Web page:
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Governor's Office Demands Range Resources Fix Methane Leak Once And For All, Company Claims It's Naturally Occurring

HARRISBURG, Pa. (AP) - Gov. Tom Wolf's administration on Monday told Range Resources that it must fix a Marcellus Shale natural gas well "once and for all" that it maintains has leaked methane since 2011 and contaminated groundwater and streams in north-central Pennsylvania.

Wolf's Department of Environmental Protection in 2015 issued — and then later rescinded — $8.9 million in fines over the well to its Fort Worth, Texas-based owner, which contends that the Lycoming County well is not the source of the methane contamination.

The department insisted Monday that the Harman Lewis well's cement casing is defective and that Range Resources' cooperation is sporadic.

The department's 13-page order issued Monday gives Range Resources two months to submit a plan to reduce the gas migration and, after the department approves the plan, four months to submit a plan to plug the well and a bore hole next to it.

"We have attempted to resolve this in good faith but after numerous attempts, the operator still has not completely addressed these violations," Patrick McDonnell, Wolf's environmental protection secretary, said in a statement.

Range Resources' refusal to accept responsibility and address the problem "is unacceptable," McDonnell said, and the order is designed to solve the problem "once and for all."

The well has never been a producing well connected to pipelines, according to Range Resources and the department.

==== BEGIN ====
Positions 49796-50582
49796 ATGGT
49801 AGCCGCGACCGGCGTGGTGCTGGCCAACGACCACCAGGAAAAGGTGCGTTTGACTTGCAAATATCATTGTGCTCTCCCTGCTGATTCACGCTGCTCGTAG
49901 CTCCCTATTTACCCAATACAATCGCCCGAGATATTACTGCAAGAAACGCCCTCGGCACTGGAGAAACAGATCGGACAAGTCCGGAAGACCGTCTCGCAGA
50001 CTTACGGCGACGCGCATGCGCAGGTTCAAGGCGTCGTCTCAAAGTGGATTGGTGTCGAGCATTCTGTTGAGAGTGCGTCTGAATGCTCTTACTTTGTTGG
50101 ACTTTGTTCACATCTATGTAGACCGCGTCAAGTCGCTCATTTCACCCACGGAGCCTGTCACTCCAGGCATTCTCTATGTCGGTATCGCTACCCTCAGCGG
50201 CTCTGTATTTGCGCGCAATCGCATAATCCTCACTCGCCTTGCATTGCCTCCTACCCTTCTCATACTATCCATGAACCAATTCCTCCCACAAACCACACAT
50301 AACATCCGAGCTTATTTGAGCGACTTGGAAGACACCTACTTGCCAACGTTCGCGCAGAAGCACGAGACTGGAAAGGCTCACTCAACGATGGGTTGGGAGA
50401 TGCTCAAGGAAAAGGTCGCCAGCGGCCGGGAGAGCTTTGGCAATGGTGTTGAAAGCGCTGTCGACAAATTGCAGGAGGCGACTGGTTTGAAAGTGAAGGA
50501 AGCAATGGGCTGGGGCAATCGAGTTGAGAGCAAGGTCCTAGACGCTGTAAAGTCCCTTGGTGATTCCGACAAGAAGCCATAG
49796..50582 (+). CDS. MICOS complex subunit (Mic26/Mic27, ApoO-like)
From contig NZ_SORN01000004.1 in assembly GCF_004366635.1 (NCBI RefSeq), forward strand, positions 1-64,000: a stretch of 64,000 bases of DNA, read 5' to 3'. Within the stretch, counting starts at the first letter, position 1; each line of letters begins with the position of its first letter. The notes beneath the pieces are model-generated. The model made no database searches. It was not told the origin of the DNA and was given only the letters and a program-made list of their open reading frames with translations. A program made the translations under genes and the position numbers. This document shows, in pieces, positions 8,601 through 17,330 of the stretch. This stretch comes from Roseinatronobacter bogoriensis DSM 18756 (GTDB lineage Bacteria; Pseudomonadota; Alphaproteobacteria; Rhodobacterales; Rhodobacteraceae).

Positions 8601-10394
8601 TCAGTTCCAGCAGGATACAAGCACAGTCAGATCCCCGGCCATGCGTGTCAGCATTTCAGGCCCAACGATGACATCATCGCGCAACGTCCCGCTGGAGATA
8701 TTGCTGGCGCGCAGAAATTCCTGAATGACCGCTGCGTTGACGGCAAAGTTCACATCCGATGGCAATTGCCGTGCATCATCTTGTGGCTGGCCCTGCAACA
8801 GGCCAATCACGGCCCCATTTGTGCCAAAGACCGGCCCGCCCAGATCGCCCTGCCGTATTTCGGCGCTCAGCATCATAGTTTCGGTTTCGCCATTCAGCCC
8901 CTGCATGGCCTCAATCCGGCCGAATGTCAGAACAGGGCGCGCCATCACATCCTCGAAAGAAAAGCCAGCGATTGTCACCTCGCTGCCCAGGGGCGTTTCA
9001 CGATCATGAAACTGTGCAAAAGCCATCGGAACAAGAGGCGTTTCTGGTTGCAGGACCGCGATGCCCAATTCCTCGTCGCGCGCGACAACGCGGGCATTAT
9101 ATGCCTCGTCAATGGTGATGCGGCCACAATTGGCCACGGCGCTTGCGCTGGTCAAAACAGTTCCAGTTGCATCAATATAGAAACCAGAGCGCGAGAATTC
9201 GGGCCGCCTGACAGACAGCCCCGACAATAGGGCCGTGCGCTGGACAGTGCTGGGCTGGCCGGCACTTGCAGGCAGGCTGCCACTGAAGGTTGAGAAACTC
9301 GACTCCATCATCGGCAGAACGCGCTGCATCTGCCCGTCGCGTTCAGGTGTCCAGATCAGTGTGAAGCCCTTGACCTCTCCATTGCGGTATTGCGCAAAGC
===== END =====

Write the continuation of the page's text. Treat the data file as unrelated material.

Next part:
A Range Resources spokesman, Mark Windle, said the company strongly disagrees with the department's order.

"We have worked tirelessly to fully cooperate with both regulators and nearby residents for years despite extensive third-party studies and analysis that determined the methane in the groundwater is naturally-occurring," Windle said in a statement.

Even so, the company said it has provided nearby residents with permanent water treatment systems.

Attempts in 2015 and 2016 to patch the cement well-casing on the Harman Lewis well apparently didn't work and, in one attempt to reenter the well bore in 2016, Range mistakenly drilled outside the casing of the gas well, leaving an open bore hole near the gas well, the department said.

Department inspectors continued to find combustible gas in groundwater, in soil surveys in nearby farm fields and surfacing on Greg's Run and Sugar Run, the department said.

Range has 30 days to appeal the order to the Environmental Hearing Board.

(Copyright 2020 The Associated Press. All rights reserved. This material may not be published, broadcast, rewritten or redistributed.)

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